Following disputed and tainted elections, Zimbabwe’s massive debt burden and its severe foreign exchange and monetary crisis remain the major obstacles to unlocking substantive flows of private and foreign government finance, despite moderate flows of renewed UK support.
Despite localised outbreaks of fatal unrest and allegations of voting irregularities and intimidation, President Mnangagwa and his governing ZANU-PF party have secured an internationally-recognised mandate and the fall-out over the elections process is expected to calm over the next few weeks.
Following the defections of influential lawmakers and governors to the opposition, President Buhari is likely to ramp up corruption prosecutions to strengthen his anti-graft image, yet he faces political turf wars and may be running out of time ahead of party primaries and next year’s elections.
Broad resistance to a fuel price hike has triggered protests and strike action across sectors in the past few weeks; the politicisation of the dispute will raise the risk of localised and sporadic outbreaks of violence.
The government has announced a new anti-graft initiative in response to high-profile corruption scandals, yet it is unlikely to be effective as late payments increasingly impact state contractors and expand non-performing loans in the banking sector.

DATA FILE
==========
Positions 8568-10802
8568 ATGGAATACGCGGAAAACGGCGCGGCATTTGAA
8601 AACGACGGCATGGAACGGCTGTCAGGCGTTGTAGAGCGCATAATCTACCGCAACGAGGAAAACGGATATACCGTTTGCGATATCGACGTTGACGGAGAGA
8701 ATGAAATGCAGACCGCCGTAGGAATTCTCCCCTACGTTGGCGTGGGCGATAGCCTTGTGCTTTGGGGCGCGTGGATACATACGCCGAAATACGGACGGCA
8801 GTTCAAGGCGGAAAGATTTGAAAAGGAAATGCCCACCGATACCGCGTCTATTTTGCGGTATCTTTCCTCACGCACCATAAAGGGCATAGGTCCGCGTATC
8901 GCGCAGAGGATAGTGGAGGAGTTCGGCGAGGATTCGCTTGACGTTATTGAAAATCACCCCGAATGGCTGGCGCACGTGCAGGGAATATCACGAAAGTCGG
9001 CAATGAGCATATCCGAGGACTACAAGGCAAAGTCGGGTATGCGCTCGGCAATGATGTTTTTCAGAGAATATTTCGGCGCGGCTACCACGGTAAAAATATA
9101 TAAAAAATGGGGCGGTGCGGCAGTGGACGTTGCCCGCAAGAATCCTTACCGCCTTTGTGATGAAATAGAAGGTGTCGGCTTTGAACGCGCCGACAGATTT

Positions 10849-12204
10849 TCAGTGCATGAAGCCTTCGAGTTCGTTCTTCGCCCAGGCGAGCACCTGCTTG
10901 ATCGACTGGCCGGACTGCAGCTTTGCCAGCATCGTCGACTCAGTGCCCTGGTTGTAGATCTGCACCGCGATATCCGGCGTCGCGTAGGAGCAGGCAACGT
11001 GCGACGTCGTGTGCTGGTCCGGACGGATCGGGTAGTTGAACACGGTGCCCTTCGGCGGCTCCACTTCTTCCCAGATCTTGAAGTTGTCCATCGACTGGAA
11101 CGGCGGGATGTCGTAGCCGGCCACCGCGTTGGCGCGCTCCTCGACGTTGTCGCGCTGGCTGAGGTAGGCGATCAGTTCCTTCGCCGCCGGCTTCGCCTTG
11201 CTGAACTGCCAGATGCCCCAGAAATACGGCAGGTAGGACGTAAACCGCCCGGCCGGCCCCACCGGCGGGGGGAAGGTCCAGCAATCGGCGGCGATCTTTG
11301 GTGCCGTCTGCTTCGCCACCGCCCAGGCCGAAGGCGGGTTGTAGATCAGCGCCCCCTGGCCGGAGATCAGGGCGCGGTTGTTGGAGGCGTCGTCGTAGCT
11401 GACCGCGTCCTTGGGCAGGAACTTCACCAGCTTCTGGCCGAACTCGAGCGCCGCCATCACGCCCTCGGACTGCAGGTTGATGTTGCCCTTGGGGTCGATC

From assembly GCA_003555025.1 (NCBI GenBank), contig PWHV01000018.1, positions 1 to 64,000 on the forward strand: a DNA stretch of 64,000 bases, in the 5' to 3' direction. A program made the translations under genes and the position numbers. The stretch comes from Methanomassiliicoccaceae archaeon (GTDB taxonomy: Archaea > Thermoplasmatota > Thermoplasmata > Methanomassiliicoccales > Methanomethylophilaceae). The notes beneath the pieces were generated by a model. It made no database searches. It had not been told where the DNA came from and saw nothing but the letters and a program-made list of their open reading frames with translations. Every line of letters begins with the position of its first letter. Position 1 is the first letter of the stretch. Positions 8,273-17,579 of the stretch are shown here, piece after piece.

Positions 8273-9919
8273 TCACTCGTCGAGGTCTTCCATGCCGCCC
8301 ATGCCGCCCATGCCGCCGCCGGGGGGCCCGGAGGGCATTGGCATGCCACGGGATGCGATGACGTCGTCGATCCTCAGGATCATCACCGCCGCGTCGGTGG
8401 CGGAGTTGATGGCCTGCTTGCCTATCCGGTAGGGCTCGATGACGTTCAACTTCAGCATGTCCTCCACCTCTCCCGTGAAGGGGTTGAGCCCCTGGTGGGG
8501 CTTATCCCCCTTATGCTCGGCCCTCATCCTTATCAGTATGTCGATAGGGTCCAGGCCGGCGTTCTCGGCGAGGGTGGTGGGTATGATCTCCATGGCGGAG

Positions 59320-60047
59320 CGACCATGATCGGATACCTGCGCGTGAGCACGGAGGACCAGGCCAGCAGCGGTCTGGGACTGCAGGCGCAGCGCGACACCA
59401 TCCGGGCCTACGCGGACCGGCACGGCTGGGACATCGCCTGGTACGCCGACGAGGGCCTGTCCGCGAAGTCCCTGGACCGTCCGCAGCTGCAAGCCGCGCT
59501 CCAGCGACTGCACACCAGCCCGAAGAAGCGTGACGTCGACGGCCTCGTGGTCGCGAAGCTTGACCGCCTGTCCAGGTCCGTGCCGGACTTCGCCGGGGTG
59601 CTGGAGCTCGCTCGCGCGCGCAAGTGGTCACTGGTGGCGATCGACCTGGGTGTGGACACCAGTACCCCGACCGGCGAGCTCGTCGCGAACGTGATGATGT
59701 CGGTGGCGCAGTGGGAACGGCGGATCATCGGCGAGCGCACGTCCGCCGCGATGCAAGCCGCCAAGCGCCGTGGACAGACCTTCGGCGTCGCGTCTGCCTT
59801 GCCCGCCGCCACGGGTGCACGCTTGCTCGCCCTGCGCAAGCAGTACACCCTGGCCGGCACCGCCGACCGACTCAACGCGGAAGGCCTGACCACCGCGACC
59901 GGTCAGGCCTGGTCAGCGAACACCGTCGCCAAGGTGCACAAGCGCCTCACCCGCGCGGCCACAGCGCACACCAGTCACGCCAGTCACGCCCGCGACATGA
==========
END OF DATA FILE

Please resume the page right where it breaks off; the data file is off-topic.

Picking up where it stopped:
An ongoing consumer boycott of water, dairy, and fuel products is likely to force authorities to introduce subsidies and price controls to avoid broader unrest, as agitation flares internationally over the Western Sahara dispute.
Despite a booming economy, the Egyptian government remains concerned that a looming inflation surge and the socio-economic impact of its IMF-endorsed austerity programme will trigger fresh unrest.
Last weekend’s attack on a political mass rally underlines the resistance to the new government’s liberalizing economic reforms and its diplomatic outreach to old foe Eritrea that imperil Ethiopia’s entrenched security establishment and established patronage structures.
A cash injection by Ethiopia’s Gulf allies will ease immediate hard currency shortages, yet there remain longer term concerns over lack of currency reform and a reluctance to extend privatisations to the banking sector.
In a raft of new legislation and directives, the government further curtails internet freedoms and extends control over revenues from the mining and telecoms sectors, while threatening to encroach its nationalist policies into the banking sector.
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